Following “successful trials” in the UK, Deliveroo has launched its Deliveroo Plus service in Singapore, a new monthly subscription service which provides unlimited free food deliveries at a monthly fixed rate of SG$10.90. Currently, users pay around SG$3 per order for food delivery.
According to Deliveroo, the decision to launch the service comes on the back of insight that more than half of Singapore's food delivery app users order-in more than three times a month.
To drive sign ups, Deliveroo is also waiving the cost of the subscription for the first month. This is while allowing subscribers to have access to exclusive monthly promotions which will be rolled out over the next few weeks. Siddharth Shanker, Deliveroo's general manager in Singapore added that the company looks to enhance the service with additional promotions, rewards and discounts from favourite Deliveroo restaurants.
The food delivery space in the region has seen a rise in entrants over the past year, with the entry of new players GrabFood and Honestbee, on top of Foodpanda. As such, the competition is cut throat and more than ever a having a loyal base of customers is necessary. However, will consumers take to a subscription service such as this?
Kelvin Koo, managing director of FALCON, said the move will allow Deliveroo to “lock in confirmed revenue”, while encouraging users to order more often from Deliveroo to ensure their subscriptions are worth their while. It is also catered for an existing loyal base of customers who already order more than three times a month.
“The move will also allow Deliveroo to persuade users who currently switch between different competing food delivery providers to stick to the brand because it is already paid for,” Koo said.
He added that it would not be surprising to see other competitors rolling out similar subscription plans so Deliveroo needs to capture the market as quickly as possible in this time period. That being said, the initial “first month free” strategy will help lower the barrier for entry for consumers, allowing Deliveroo to potentially capture a greater market share.
Agreeing with Koo is Cameron Richards, CEO of CPR Vision, who explained that offering free trials for a month is a "classic" strategy used by companies to drive a wave of recruitment. The strategy is also a “honey pot” to bring in the masses, creating a “honeymoon period” for the brand to build a base and get people on the subscription.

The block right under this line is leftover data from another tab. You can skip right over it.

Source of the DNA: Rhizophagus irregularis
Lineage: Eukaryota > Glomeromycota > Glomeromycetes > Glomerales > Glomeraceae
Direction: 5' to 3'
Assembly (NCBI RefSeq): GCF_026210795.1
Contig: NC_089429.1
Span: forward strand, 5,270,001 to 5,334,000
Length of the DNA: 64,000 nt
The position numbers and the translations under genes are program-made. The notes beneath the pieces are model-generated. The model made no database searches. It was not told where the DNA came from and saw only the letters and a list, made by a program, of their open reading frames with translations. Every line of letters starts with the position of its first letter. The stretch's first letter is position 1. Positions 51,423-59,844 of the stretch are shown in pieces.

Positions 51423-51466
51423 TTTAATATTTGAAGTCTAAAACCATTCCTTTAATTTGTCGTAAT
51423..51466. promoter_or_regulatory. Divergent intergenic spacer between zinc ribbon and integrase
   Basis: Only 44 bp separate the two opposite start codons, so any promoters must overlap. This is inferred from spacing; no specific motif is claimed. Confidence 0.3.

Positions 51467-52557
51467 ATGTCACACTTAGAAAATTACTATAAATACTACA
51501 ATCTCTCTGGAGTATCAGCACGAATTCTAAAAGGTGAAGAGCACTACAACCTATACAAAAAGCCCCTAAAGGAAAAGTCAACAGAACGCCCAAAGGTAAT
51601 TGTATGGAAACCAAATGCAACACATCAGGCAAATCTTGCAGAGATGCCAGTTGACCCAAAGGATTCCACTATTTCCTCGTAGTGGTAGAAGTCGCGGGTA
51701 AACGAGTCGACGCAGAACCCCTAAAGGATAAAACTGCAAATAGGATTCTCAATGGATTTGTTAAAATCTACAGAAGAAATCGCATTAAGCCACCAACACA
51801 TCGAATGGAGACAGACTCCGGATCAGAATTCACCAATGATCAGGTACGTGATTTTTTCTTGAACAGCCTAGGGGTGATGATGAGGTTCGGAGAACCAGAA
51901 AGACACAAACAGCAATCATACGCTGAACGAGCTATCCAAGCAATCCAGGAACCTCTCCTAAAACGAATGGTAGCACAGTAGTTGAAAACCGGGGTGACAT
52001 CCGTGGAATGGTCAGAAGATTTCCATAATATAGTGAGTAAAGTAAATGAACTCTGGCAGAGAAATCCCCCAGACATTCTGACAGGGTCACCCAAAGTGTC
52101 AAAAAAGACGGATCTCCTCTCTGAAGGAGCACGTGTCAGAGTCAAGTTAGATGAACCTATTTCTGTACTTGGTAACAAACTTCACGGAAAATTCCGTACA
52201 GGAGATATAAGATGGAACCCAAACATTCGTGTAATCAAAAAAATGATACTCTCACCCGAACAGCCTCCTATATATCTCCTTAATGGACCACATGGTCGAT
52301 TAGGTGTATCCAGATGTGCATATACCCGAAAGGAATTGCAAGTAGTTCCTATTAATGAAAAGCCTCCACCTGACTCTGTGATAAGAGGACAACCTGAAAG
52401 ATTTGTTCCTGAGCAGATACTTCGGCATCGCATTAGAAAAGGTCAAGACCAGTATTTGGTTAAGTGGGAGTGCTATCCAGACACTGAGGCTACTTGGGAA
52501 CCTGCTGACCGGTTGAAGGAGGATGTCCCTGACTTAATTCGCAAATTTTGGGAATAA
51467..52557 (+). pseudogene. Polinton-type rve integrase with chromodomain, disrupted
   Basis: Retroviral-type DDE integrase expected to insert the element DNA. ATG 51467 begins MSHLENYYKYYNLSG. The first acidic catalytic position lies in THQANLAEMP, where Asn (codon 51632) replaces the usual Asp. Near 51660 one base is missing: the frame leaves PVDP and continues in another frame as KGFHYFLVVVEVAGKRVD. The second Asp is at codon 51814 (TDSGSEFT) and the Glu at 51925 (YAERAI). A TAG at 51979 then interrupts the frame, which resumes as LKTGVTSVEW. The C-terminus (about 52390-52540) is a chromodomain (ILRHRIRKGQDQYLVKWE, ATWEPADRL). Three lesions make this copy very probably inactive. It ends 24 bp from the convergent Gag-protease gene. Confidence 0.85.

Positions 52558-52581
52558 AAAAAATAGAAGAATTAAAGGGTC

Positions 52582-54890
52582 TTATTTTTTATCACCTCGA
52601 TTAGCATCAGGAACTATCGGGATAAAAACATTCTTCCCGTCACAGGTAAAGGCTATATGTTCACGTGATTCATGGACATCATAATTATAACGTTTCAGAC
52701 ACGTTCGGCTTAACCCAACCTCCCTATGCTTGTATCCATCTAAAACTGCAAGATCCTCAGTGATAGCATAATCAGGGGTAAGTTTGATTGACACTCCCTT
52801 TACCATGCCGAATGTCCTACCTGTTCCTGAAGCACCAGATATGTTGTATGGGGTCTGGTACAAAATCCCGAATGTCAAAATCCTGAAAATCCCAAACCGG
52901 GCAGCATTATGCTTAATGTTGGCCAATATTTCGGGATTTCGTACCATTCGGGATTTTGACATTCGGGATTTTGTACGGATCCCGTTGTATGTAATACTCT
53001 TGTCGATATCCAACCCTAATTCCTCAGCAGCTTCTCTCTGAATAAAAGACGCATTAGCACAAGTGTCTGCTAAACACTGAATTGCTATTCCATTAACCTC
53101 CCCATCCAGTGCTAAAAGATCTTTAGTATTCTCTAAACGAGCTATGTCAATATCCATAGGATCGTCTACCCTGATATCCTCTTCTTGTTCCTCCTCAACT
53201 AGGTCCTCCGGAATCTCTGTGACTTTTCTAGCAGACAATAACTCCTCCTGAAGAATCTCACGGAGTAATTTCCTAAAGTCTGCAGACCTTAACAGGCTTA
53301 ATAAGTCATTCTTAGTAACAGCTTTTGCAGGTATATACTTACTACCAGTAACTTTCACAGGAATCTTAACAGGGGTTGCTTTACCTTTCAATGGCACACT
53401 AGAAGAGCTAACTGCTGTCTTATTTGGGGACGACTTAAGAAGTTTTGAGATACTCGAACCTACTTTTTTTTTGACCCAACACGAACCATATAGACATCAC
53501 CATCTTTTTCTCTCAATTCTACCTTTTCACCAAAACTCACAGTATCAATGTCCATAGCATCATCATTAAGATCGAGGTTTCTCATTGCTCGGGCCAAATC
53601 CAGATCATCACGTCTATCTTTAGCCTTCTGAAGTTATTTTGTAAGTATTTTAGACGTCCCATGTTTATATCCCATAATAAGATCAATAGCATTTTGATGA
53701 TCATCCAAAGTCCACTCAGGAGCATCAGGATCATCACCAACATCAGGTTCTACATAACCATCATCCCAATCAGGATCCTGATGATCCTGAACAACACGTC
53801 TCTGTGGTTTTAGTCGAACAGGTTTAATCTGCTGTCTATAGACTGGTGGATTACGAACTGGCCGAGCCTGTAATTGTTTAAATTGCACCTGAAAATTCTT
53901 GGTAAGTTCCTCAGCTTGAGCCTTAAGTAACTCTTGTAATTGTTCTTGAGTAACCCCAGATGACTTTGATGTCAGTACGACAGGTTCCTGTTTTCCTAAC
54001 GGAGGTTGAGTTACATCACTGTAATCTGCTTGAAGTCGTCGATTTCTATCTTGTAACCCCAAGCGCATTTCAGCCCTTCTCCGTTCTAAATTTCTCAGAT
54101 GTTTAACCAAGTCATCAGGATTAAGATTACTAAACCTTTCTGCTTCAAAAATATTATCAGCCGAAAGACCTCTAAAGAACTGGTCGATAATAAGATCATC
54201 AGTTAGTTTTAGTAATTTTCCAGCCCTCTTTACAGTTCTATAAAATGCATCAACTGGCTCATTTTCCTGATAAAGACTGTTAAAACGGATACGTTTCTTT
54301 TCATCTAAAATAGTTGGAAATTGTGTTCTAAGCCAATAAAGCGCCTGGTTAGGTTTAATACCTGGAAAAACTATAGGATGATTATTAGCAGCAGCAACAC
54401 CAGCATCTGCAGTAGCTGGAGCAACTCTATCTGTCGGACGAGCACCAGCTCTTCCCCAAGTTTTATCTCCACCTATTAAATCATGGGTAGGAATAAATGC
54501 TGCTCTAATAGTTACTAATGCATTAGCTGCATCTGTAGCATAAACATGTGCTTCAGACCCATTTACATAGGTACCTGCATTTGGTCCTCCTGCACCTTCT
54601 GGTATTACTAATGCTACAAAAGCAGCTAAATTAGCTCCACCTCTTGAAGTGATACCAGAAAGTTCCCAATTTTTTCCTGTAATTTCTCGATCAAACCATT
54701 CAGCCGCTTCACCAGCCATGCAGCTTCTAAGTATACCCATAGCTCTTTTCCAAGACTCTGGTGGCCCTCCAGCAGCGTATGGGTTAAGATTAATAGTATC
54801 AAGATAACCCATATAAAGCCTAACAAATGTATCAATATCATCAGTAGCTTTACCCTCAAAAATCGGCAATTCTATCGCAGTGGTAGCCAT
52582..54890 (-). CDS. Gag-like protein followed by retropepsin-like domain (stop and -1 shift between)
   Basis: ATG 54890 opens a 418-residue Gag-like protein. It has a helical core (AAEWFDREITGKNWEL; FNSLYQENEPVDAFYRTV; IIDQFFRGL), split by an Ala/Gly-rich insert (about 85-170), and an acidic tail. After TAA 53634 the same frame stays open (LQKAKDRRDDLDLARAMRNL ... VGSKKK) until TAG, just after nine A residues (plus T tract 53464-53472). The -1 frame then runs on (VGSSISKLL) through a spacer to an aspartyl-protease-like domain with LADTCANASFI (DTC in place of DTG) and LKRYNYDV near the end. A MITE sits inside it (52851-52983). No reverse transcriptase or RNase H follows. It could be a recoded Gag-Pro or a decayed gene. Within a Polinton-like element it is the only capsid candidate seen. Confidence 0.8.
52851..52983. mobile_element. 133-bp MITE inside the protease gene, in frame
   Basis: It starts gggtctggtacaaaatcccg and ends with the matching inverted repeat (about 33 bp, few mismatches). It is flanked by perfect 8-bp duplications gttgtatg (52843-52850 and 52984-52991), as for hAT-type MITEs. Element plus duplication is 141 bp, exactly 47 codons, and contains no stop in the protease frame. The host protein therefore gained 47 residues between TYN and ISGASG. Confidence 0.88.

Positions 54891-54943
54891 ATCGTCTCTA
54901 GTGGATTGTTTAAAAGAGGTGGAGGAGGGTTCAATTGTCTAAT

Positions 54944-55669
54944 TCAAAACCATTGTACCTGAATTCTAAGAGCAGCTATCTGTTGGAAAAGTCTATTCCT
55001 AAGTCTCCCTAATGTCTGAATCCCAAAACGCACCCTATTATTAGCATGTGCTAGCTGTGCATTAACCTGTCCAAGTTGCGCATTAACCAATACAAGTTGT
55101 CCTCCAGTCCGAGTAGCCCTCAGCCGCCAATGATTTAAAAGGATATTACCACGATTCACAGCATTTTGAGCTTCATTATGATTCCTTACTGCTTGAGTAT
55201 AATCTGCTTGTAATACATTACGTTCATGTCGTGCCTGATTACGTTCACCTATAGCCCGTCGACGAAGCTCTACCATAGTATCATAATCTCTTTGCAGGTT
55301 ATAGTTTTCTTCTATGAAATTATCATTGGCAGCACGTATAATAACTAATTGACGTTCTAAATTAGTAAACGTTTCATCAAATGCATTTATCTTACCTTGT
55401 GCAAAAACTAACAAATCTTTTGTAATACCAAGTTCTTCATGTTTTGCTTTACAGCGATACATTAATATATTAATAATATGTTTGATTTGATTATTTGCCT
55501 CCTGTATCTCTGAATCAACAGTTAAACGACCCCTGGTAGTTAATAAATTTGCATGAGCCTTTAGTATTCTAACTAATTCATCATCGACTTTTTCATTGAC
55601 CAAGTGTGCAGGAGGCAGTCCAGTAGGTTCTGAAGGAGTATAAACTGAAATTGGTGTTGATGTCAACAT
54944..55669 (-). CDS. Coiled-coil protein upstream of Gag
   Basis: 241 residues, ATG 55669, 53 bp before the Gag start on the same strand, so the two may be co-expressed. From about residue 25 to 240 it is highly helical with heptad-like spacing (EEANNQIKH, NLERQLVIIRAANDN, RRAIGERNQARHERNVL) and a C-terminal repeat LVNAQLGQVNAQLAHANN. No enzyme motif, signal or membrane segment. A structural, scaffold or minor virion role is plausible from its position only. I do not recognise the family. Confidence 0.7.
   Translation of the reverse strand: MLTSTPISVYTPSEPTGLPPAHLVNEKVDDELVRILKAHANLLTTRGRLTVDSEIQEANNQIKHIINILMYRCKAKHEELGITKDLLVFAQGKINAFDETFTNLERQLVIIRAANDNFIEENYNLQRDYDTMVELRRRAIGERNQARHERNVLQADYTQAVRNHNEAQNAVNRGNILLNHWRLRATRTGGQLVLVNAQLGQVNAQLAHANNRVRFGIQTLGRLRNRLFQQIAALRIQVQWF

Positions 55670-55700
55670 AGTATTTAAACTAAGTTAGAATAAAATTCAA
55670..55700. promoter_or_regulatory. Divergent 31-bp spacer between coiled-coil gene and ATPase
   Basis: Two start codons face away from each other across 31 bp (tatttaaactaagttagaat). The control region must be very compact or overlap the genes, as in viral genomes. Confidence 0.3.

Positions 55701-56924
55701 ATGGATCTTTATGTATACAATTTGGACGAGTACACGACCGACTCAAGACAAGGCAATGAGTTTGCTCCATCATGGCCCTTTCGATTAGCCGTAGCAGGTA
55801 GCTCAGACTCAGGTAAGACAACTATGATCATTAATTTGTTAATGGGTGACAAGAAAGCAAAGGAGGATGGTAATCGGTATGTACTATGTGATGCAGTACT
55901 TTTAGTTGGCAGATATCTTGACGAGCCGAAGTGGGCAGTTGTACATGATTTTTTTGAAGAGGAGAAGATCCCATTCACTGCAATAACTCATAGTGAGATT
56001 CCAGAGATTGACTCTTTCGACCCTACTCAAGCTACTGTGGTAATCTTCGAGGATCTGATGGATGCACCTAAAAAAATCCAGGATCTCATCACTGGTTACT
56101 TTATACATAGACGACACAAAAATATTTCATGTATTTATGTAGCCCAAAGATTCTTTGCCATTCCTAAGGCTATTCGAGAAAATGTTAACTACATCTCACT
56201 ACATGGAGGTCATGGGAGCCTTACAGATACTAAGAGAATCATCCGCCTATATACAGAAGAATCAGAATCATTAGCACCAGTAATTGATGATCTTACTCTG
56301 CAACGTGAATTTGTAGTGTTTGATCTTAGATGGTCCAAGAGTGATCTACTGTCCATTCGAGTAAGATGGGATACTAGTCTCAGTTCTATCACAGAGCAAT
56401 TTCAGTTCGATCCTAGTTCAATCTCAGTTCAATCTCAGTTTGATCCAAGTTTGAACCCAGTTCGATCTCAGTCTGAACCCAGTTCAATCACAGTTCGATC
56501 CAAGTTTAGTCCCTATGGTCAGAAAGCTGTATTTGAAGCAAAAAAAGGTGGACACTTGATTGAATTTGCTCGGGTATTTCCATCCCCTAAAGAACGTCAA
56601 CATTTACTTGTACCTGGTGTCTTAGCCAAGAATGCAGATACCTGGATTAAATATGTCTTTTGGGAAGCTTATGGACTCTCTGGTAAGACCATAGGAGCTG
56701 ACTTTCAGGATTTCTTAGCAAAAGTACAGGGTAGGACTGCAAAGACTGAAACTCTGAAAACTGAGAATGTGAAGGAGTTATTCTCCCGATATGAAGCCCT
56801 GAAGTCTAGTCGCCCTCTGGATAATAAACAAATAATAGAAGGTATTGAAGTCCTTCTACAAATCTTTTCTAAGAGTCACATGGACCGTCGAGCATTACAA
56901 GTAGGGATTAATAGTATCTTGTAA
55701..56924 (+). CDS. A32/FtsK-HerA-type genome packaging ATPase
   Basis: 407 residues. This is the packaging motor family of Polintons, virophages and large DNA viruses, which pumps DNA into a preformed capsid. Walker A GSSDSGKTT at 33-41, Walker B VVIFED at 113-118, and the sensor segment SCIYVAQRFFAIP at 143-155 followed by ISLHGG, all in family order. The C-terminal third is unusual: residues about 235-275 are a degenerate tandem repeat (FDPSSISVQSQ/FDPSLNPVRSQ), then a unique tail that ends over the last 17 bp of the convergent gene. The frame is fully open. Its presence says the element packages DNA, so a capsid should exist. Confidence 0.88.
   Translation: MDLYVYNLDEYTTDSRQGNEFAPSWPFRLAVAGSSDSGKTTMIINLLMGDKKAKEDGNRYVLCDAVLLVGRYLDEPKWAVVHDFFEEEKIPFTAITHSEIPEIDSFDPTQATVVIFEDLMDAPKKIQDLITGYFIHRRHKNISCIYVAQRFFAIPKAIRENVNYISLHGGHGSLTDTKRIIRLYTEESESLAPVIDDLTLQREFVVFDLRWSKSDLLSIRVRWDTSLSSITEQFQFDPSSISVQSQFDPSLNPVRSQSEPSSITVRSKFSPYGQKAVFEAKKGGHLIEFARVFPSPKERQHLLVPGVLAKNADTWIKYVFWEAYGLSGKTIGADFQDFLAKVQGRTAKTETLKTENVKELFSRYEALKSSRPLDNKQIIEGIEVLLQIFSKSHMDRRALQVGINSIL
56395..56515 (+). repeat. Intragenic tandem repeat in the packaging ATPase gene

“Most users who get the subscription may even forget they are getting charged later for the service due to inactivity and did not remember to cancel. Hence, the brand wins, and the customer potentially loses out,” Richards said.
The free service is similar to Netflix's model of paying a flat monthly recurring fee to have unlimited access. Calling it an effective business model, he added that in reality, majority of people will not use it as much.
“It’s the classic 80/20 principle, where 20% will be extremely active and the rest will fall into moderate, lapsed, dormant, lost,” he said.
He also compared this principle to gym memberships. Gyms have people signing up for free trials in a bid to drive recruitment and sees highly active members for the first few months. However, as time passes, the number of members frequent at a gym slips into moderate or lapsed status.
The business makes their money and the customer loses out.
Ensuring customers stay loyal after the free trial
To ensure customer loyalty, Richards said that ideally, Deliveroo should not automatically charge customers after the end of a free trial. Instead it should only do so if it’s selected as an option by the customer.
Deliveroo can also provide reminders to customers active on the app to drive engagement. Similar to TripAdvisor’s strategy, he said that social badges and gamification are some methods Deliveroo can utilise to drive customer engagement to achieve a status or badges of honour on the platform.
“[To build brand longevity], it is also important for Deliveroo to start with its people. This is followed by service, quality and value for money as well as choice for users who are on the app,” Richards added.
Also weighing in was Brendon Chase, group strategy director, McCann Worldgroup, who added that perhaps a rewards mechanism to unlock free delivery would make more sense long term. This is instead of having to pay to achieve the free delivery or unlock discounts.
"I’m not sure if paying for a premium service upfront will be an immediate winner to drive loyalty, it’s just slightly cheaper delivery if one uses the service regularly. If one doesn't, he/she loses out," Chase added.